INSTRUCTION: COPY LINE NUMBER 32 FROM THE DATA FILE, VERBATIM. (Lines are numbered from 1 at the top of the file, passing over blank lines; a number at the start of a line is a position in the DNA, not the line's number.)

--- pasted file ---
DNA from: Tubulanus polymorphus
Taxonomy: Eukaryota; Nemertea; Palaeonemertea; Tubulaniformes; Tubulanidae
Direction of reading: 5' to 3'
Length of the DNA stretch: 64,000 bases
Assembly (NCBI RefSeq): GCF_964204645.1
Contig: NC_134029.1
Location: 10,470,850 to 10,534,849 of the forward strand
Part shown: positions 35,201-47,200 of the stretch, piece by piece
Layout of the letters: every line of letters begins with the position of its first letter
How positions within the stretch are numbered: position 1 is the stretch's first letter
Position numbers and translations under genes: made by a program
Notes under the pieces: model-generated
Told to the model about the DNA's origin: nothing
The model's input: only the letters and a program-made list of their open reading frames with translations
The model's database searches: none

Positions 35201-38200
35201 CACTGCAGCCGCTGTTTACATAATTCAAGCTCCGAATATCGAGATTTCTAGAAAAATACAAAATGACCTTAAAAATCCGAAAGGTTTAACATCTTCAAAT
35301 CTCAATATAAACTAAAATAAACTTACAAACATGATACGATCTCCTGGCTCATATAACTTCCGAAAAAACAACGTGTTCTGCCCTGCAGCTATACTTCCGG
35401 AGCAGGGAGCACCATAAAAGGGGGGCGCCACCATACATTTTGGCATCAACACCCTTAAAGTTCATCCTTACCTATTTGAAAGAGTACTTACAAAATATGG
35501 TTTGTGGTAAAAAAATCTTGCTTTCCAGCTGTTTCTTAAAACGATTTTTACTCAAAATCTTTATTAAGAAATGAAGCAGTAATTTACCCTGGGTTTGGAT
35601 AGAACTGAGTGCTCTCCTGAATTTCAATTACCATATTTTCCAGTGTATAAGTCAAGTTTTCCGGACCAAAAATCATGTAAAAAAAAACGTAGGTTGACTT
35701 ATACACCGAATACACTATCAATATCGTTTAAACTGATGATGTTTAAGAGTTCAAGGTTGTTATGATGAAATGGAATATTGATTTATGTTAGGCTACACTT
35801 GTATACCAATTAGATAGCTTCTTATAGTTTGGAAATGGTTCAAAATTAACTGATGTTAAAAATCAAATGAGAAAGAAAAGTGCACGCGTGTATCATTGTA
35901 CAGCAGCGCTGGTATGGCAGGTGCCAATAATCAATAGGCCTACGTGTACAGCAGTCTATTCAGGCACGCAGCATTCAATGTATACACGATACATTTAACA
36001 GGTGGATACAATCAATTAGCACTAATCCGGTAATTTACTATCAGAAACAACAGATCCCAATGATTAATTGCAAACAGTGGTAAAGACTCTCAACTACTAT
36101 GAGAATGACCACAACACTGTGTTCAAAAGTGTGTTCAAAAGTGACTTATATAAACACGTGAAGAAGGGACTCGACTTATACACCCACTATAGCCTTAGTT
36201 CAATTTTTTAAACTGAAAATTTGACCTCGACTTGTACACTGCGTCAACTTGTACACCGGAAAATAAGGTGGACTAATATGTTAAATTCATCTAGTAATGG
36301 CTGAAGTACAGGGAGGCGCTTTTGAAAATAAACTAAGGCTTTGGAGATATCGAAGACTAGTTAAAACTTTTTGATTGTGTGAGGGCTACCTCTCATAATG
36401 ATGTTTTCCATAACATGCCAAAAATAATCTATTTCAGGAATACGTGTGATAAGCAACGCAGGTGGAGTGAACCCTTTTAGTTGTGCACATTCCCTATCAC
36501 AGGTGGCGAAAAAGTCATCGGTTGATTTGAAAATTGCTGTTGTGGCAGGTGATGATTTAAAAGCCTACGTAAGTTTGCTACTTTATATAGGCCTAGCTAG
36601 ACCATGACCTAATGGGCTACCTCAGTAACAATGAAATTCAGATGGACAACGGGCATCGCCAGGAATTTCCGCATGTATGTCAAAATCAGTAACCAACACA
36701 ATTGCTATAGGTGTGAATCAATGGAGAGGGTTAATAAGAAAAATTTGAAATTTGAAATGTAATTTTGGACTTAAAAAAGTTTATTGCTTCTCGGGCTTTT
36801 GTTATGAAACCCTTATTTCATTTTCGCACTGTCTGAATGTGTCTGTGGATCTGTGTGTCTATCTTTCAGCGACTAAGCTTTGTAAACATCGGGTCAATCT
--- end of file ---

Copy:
36701 ATTGCTATAGGTGTGAATCAATGGAGAGGGTTAATAAGAAAAATTTGAAATTTGAAATGTAATTTTGGACTTAAAAAAGTTTATTGCTTCTCGGGCTTTT